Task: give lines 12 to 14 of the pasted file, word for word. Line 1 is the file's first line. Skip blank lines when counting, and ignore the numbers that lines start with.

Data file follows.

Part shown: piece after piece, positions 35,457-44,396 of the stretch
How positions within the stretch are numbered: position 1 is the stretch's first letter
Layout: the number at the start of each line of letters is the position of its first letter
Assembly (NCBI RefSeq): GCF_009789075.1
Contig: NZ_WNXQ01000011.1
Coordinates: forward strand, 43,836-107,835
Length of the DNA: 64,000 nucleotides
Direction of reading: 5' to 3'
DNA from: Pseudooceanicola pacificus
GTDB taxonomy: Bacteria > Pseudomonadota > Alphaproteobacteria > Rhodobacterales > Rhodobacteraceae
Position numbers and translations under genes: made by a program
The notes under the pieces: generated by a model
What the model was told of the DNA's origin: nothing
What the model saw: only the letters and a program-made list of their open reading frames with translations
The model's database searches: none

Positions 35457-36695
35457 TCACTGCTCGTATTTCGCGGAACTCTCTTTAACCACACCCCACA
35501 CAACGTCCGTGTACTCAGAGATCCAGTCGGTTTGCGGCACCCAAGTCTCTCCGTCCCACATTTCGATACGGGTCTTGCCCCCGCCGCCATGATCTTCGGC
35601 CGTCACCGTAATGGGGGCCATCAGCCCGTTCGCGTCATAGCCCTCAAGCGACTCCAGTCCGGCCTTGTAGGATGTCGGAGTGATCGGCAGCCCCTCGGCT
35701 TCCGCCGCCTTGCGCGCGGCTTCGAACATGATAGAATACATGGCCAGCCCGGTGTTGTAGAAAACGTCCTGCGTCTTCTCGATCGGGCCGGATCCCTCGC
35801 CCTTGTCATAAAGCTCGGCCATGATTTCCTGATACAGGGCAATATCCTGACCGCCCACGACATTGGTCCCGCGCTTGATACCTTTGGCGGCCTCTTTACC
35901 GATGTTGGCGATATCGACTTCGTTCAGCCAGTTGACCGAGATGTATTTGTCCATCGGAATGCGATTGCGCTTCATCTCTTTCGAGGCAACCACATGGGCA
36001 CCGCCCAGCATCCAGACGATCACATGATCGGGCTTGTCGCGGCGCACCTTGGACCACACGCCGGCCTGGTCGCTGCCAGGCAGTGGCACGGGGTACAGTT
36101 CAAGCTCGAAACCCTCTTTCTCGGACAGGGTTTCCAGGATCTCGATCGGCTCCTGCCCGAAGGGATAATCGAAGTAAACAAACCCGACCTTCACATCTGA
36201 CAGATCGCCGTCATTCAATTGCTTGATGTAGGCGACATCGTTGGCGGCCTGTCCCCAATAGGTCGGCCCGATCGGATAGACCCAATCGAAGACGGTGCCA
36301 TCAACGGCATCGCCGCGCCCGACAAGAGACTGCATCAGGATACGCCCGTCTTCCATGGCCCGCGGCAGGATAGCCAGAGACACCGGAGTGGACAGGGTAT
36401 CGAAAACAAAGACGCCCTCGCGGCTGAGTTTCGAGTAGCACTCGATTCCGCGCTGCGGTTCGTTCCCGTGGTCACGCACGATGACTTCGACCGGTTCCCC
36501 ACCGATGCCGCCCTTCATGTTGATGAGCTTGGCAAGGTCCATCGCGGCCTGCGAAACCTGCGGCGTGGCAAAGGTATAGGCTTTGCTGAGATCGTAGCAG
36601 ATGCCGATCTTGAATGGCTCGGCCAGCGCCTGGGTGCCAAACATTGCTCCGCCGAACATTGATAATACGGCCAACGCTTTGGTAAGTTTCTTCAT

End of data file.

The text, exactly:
The notes under the pieces: generated by a model
What the model was told of the DNA's origin: nothing
What the model saw: only the letters and a program-made list of their open reading frames with translations